Still Writing. Send Pie.

As of today, I am officially 5000 words behind.

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I started off NaNoWriMo so strong. Like many writers at the beginning of November, I was energized by the prospect of writing quickly, encouraged by the community of authors, and in love with my novel-to-be. My novel idea was perky and full of promise and I knew I was going to have fun writing it.

I attended three write-ins, once driving an hour each way just to write with my buddies. Election day came, and I added words to my novel in between checking online for results. My fridge went kaput, but I got it fixed. A friend asked for an emergency beta read, and I found a way to sandwich that in, too. I got ahold of an ARC from my favorite writer of all time and I absolutely couldn’t resist reading a little bit of it.

And still, my word count grew. I love the novel I’m working on so very, very much. My characters are delightful, my world is interesting, and my plot is fun.

But then Thanksgiving happened. I have a big family, we all love to cook, and I was all set to make three dishes, which meant cooking most of Wednesday.

Then my power went out.

After some scrambling, I figured out a solution. I packed up my ingredients, carted them across town to my friend’s house, baked everything there, and then transported it back home. My power returned about four hours later, just in time to think about making Wednesday night’s dinner.

On Thanksgiving day, I went to my sister’s house. I carved the turkey like a boss. My nephew made me cry laughing. We got my mom to play Cards against Humanity with us. Unlike previous Thanksgivings, this year, my sister’s dog did not sneak into the kitchen and eat an entire cheesecake.

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Thanksgiving was awesome. But it certainly didn’t leave any room in the schedule for writing.

I admit, my first emotion when looking at today’s progress bar on the NaNoWriMo website was resentment.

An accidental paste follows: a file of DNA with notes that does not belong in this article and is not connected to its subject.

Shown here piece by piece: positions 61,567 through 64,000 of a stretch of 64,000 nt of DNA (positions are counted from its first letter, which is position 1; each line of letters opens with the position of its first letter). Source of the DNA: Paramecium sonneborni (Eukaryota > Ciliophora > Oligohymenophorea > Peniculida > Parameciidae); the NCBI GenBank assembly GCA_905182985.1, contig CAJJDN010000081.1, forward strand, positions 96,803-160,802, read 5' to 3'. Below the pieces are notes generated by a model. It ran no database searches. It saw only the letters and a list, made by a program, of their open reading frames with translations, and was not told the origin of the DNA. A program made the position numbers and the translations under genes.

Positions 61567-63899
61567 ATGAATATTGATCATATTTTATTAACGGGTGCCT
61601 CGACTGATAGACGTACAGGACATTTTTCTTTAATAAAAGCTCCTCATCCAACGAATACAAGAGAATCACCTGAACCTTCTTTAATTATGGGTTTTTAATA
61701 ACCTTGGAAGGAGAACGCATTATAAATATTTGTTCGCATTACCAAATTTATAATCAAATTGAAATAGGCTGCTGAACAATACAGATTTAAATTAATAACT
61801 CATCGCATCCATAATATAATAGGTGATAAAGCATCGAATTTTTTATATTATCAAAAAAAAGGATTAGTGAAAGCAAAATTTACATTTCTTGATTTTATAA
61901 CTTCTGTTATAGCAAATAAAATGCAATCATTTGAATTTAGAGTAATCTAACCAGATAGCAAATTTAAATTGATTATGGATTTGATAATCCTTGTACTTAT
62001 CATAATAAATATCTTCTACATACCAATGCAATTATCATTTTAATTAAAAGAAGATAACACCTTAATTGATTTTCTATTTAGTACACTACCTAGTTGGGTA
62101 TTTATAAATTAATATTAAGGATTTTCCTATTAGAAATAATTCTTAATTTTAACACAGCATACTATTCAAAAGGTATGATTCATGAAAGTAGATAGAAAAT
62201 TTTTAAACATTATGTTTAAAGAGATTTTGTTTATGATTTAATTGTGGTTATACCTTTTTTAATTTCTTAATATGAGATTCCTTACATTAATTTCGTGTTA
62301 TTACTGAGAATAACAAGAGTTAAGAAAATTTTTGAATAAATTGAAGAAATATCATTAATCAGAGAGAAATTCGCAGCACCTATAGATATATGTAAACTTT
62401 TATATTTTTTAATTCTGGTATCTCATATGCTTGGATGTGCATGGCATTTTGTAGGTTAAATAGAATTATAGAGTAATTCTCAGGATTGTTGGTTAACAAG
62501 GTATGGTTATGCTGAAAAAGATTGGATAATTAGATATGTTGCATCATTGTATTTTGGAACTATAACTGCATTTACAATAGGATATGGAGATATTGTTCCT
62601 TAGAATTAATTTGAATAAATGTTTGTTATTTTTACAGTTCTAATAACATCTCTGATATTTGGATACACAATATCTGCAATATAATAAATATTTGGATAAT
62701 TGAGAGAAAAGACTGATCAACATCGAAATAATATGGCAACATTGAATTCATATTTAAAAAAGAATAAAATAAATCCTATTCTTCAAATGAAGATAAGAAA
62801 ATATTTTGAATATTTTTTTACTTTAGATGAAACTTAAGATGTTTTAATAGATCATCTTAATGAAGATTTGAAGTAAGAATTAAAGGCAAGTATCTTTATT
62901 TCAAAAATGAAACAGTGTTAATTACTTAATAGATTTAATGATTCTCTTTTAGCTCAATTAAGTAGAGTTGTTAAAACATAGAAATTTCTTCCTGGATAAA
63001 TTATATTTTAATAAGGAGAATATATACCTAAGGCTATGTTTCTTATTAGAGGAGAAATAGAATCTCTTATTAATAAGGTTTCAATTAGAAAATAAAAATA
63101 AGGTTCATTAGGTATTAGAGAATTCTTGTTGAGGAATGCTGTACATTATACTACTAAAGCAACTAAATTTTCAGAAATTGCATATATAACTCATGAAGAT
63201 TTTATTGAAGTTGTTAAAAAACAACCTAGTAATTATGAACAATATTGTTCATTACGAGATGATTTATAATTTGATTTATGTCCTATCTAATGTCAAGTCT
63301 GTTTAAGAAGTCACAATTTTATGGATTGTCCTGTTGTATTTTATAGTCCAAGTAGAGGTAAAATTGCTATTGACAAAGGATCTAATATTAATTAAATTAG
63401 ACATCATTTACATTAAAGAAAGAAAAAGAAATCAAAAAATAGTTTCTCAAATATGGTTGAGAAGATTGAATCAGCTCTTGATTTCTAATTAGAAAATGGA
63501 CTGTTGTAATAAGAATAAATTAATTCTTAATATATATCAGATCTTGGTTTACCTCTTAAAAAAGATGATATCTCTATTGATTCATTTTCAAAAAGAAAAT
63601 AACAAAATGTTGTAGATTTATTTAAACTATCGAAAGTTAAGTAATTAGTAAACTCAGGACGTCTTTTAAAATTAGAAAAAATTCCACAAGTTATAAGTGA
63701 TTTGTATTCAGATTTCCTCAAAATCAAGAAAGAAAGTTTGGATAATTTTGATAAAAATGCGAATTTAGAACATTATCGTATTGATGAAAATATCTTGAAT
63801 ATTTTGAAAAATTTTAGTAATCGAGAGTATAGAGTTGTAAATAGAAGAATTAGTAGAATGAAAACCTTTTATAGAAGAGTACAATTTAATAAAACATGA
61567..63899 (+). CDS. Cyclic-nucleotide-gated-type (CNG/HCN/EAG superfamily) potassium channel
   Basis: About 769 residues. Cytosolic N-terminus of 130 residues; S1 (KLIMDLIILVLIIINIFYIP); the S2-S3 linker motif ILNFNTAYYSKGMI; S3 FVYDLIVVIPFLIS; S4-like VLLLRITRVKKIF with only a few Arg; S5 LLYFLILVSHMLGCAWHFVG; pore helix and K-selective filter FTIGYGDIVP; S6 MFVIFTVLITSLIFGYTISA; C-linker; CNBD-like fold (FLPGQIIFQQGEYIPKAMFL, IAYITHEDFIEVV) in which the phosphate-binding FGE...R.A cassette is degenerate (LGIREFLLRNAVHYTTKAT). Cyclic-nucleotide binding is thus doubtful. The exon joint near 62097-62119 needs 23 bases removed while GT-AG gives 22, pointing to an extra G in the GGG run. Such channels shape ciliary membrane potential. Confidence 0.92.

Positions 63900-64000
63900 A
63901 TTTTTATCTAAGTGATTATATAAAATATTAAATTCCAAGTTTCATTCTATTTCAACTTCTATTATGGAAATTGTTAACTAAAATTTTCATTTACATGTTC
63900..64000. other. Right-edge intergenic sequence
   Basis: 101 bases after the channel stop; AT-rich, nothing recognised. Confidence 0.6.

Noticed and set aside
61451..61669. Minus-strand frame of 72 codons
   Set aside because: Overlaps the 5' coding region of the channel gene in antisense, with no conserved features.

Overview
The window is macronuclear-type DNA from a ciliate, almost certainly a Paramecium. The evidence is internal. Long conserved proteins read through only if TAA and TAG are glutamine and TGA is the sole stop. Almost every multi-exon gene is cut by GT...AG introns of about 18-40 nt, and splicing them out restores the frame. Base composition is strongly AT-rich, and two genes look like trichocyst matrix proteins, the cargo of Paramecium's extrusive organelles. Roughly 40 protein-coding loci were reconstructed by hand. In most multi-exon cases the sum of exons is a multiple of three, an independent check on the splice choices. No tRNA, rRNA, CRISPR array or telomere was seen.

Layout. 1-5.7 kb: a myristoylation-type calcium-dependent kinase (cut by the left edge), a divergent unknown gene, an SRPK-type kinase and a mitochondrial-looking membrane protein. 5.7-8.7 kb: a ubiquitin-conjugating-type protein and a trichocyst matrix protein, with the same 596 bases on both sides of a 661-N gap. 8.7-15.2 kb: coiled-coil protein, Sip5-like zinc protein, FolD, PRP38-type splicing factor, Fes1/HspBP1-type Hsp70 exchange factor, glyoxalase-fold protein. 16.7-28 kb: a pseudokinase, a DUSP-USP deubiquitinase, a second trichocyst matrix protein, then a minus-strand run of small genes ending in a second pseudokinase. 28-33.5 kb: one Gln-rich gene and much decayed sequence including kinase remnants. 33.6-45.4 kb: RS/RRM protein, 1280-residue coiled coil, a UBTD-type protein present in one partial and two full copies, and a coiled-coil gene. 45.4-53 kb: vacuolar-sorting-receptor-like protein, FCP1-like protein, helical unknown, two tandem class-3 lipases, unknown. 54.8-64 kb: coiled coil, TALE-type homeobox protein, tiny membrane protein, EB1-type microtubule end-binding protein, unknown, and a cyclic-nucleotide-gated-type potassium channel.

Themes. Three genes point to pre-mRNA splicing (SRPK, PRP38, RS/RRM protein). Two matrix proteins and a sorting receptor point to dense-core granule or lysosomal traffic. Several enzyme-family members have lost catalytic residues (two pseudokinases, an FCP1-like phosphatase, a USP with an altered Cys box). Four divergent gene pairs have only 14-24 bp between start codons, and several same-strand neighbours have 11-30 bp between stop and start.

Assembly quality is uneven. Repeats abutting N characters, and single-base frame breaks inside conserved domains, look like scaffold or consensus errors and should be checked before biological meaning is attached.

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Why did NaNoWriMo have to happen during such a busy month? How could anyone be expected to write during Thanksgiving? Maybe people who don’t have families can do it. Maybe young people who don’t help their parents cook or do dishes. Maybe rich people who don’t cook at all. So unfair! Woe is me! Wah wah.

I’m ashamed to say that it took me most of this morning to get over myself. I remembered that every single month of the year is busy, not just November. I remembered that I chose most of the activities that were cutting into my writing time. And I remembered how incredibly blessed I am to have such a loving family who wants to spend time with me.

And I remembered that there is never a perfect time to write. I know the origin story of NaNoWriMo. It was accidental that it landed in November. It could have just as easily been another month. But November is actually perfect. It’s a reminder that writers write, period. It doesn’t matter what else is going on, because there will always be something else going on. If it’s not a holiday, it will be a vacation or extra work or home repairs or health problems.

Sometimes my word count will fall behind. Sometimes I’ll surge ahead. Sometimes (okay, a lot of time) I’ll freak out about an upcoming deadline and work extra fast at the end. It’s all normal.

This is my first-ever NaNoWriMo and I’m in it to win it. So if you have any encouraging words to spare, I will take any and all you’ve got to give me. Right now, I’m going to eat another slice of pumpkin pie and dive back to the world of my novel. I’ll check in next week with my word count total.

About the author: Alex Kourvo has recently switched from writing science fiction short stories and novels to writing romance. She is on her way to writing 50,000 words this month.

2 responses

  1. I always enjoy your posts so much. You are the best.

    Sent from my iPhone

    >

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